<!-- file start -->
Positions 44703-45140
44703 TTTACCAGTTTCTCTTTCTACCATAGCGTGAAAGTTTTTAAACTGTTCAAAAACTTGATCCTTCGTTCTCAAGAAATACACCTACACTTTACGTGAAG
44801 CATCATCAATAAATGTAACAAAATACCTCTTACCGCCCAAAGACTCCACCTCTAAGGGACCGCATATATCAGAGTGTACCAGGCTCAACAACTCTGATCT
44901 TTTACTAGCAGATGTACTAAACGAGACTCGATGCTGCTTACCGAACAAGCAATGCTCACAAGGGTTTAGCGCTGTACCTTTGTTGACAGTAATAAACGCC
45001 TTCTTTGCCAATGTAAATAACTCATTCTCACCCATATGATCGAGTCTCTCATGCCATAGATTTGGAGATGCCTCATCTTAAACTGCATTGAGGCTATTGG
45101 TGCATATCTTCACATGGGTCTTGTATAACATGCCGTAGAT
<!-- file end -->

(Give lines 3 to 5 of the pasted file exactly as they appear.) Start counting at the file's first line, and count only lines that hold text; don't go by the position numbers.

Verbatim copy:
44801 CATCATCAATAAATGTAACAAAATACCTCTTACCGCCCAAAGACTCCACCTCTAAGGGACCGCATATATCAGAGTGTACCAGGCTCAACAACTCTGATCT
44901 TTTACTAGCAGATGTACTAAACGAGACTCGATGCTGCTTACCGAACAAGCAATGCTCACAAGGGTTTAGCGCTGTACCTTTGTTGACAGTAATAAACGCC
45001 TTCTTTGCCAATGTAAATAACTCATTCTCACCCATATGATCGAGTCTCTCATGCCATAGATTTGGAGATGCCTCATCTTAAACTGCATTGAGGCTATTGG